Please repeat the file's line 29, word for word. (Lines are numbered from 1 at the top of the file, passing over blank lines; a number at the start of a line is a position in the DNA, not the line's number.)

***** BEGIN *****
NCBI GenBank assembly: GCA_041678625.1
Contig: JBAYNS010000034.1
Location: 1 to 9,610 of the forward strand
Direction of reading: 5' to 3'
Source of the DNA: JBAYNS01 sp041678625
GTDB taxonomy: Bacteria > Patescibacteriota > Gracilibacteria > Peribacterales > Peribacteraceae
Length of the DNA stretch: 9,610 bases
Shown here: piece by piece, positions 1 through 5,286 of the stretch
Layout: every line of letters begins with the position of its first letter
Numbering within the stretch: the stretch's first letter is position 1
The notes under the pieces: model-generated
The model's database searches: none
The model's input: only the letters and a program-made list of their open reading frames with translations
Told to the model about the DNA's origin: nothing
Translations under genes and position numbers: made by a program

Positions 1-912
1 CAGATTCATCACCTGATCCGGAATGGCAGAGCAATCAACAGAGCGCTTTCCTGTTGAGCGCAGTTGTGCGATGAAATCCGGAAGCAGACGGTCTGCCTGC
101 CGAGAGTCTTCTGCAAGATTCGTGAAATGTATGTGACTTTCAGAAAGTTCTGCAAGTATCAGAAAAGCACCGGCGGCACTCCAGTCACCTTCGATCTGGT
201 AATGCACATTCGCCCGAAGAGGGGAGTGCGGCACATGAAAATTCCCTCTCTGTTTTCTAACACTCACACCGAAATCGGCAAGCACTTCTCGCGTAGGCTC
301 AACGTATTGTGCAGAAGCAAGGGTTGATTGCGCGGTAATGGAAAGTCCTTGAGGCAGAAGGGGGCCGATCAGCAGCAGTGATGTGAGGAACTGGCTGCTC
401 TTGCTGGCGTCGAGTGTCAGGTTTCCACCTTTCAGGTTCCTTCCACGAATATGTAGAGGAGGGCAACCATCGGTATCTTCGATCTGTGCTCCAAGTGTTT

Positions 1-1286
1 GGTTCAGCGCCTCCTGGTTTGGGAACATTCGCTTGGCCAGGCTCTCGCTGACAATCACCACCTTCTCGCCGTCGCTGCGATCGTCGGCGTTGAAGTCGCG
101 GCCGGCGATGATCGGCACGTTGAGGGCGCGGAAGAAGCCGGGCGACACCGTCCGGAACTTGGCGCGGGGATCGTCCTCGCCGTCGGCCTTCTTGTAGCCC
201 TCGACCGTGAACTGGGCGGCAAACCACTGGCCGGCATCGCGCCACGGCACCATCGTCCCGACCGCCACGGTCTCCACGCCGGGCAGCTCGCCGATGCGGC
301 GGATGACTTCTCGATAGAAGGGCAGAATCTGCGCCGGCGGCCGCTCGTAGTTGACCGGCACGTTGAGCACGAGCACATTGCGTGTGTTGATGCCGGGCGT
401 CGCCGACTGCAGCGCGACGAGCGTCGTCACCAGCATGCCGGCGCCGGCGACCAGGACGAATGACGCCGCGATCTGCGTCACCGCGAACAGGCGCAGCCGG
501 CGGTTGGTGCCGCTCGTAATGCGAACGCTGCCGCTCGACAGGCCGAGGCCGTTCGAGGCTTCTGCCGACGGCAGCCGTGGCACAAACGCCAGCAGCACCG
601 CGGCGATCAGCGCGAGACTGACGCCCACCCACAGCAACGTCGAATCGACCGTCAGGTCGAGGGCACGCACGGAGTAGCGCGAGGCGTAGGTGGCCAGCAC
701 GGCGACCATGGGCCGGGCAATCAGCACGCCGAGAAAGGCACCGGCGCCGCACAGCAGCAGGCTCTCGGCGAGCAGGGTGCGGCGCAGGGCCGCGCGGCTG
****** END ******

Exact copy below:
601 CGGCGATCAGCGCGAGACTGACGCCCACCCACAGCAACGTCGAATCGACCGTCAGGTCGAGGGCACGCACGGAGTAGCGCGAGGCGTAGGTGGCCAGCAC